MANILA, Philippines: The Philippine president, who recently sparked outrage for calling God stupid, has courted new controversy in his largely Roman Catholic country by saying he will resign if anybody can prove that God exists.
President Rodrigo Duterte, who has had a thorny relationship with the church, questioned anew in a speech late Friday some of the basic tenets of the Catholic faith, including the concept of original sin, which he said taints even innocent infants and can only be removed through baptism in a church for a fee.
"Where is the logic of God there?" Duterte asked in a speech at the opening of a science and technology event in southern Davao city.
The 73-year-old leader said that if there's "one single witness" who can prove, perhaps with a picture or a selfie that a human was "able to talk and to see God," he will immediately resign.
Duterte, however, suggested that there must be a God or a supreme being that prevents billions of stars and celestial bodies from colliding in a frequency that could have long threatened the human race.
Last week, he was slammed, including by some of his political allies, for calling God "stupid" in another speech, with one Catholic bishop calling him a "psychopath".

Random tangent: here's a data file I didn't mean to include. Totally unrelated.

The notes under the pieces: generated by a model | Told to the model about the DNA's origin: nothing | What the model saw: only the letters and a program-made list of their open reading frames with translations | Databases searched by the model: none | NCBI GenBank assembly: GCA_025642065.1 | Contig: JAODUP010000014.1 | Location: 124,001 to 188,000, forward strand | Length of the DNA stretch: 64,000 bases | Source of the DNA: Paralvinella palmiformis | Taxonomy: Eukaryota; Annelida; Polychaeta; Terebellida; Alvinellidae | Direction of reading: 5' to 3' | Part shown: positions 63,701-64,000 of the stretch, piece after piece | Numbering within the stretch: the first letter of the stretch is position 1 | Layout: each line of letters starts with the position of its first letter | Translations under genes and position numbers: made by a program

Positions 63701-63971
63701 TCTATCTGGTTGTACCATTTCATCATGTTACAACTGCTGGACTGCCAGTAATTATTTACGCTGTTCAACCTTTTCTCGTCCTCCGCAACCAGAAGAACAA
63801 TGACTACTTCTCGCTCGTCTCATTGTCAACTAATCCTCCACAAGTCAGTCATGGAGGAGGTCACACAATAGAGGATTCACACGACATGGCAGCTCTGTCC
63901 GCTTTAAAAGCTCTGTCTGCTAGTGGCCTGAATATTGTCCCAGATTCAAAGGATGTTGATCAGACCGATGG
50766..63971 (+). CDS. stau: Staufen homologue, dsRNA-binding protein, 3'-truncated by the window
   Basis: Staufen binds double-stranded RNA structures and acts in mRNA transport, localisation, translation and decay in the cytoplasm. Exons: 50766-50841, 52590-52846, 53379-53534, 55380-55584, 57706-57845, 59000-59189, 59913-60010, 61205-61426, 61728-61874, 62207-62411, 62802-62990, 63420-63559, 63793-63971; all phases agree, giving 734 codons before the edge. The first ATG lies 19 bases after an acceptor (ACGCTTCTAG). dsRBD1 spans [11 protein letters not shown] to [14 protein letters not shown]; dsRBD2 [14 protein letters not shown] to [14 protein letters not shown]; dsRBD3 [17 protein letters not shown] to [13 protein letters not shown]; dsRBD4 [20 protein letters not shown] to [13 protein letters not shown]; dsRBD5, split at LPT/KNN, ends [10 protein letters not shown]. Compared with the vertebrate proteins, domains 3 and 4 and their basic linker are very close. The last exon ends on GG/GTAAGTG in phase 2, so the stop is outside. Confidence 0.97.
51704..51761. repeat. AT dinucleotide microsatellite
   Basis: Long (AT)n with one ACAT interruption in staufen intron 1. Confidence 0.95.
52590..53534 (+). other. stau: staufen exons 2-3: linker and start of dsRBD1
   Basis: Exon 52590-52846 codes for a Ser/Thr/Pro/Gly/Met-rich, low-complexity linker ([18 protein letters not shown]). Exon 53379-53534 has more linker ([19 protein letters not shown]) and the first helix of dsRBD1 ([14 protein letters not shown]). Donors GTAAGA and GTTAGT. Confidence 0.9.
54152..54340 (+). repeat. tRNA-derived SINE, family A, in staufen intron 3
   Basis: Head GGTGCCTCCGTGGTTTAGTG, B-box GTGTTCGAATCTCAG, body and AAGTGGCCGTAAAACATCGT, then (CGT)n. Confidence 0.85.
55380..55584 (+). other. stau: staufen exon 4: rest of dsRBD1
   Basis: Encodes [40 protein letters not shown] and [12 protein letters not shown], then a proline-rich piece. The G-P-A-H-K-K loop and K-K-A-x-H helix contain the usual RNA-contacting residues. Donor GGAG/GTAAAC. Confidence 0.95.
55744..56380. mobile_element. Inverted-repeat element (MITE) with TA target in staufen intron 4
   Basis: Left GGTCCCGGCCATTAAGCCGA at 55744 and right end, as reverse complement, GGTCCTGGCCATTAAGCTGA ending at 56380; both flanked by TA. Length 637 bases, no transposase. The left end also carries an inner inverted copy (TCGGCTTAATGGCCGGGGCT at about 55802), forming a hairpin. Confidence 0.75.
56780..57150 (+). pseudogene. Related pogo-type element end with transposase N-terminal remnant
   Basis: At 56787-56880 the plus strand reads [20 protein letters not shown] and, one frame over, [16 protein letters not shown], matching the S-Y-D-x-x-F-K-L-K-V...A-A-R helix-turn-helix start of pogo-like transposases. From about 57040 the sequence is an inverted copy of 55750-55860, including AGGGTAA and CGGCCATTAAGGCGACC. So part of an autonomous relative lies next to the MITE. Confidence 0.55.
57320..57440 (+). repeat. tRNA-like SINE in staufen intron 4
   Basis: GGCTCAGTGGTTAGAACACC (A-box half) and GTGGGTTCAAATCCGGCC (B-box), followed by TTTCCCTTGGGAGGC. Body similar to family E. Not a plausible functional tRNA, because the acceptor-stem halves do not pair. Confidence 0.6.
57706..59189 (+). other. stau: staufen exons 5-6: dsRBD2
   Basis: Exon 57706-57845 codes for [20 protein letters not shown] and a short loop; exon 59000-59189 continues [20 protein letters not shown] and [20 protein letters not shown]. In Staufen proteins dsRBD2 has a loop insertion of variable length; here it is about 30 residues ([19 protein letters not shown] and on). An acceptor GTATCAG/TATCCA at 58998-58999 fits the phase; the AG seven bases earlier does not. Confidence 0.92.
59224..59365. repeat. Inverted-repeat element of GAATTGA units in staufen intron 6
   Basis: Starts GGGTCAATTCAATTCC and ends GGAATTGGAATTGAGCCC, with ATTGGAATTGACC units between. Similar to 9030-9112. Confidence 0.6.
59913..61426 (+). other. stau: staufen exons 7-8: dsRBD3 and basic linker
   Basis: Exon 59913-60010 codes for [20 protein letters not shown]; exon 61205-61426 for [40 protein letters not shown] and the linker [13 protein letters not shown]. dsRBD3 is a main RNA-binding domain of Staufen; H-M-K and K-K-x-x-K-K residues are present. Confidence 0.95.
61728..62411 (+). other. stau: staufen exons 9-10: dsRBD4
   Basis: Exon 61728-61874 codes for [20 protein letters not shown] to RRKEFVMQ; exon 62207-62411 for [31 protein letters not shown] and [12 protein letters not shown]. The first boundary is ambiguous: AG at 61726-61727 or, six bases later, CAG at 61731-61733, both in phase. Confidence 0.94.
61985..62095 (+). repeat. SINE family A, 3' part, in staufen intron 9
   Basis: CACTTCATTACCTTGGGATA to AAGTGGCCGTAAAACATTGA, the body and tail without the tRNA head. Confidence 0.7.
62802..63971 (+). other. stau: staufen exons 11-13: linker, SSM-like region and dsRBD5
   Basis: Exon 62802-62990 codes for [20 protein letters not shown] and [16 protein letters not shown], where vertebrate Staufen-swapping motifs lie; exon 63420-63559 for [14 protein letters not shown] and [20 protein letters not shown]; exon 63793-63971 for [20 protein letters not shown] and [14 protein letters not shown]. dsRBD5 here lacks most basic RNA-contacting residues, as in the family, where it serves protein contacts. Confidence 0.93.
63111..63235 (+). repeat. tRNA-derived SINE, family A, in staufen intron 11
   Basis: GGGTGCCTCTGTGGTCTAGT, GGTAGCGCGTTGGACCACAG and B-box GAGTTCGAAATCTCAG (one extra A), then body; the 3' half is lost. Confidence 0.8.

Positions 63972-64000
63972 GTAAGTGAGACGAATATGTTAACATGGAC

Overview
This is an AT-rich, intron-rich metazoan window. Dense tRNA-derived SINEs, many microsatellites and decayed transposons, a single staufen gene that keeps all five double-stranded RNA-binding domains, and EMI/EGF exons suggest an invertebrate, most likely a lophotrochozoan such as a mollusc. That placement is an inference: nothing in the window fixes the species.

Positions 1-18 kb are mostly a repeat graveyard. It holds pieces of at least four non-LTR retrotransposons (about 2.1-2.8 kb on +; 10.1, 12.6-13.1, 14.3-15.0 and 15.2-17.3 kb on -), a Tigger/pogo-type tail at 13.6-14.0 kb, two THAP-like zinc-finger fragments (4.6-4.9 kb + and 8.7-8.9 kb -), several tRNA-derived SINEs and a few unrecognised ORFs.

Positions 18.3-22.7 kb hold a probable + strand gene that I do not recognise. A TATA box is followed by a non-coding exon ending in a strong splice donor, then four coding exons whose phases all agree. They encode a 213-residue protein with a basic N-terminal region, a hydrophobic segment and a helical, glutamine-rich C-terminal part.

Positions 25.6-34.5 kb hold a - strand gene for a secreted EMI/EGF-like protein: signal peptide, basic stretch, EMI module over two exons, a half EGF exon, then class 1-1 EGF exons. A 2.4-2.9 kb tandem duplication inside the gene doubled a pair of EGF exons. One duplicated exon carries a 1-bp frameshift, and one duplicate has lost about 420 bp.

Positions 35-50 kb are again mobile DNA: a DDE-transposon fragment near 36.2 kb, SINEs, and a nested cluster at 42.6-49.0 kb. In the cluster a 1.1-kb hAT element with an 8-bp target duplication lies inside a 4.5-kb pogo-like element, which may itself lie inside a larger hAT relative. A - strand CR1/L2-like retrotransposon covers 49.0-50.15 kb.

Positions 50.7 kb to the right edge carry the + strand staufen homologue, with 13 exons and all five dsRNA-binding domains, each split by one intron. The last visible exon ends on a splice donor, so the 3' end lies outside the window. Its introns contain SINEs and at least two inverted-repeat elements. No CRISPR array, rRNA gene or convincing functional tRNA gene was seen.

Duterte lamented in that speech that Adam and Eve's sin in Christian theology resulted in all the faithful falling from divine grace.
"Who is this stupid God? This [expletive] is then really stupid," he said last week. "You were not involved but now you're stained with an original sin ... What kind of a religion is that? That's what I can't accept, very stupid proposition."
Opposition Senator Antonio Trillanes IV shot back at Duterte by describing him as "one evil man" and his remarks as "very much consistent with the deceitfulness, heartlessness and ruthlessness of his policies."
Presidential spokesman Harry Roque has defended his remarks, saying Duterte has the right to express his opinion on religion and cited the president's previous disclosure that he was once sexually abused by a priest.
Duterte on Friday recalled that experience, when he said he and other students were fondled by a foreign Jesuit priest, who has since died.
Amid the criticisms, officials have arranged a meeting between Duterte and the head of the largest association of Catholic bishops on Monday. Filipino bishops opened an annual conference in Manila Saturday and were expected to address Duterte's tirades when they conclude their meeting on Monday.
Some Catholic bishops have been critical of Duterte's brutal crackdown against illegal drugs, which have left thousands of suspects dead in reported clashes with the police, along with his vulgar and expletives-laden speeches. He once called Pope Francis a [expletive] for sparking a monstrous traffic during a 2015 visit in Manila that trapped Duterte for hours.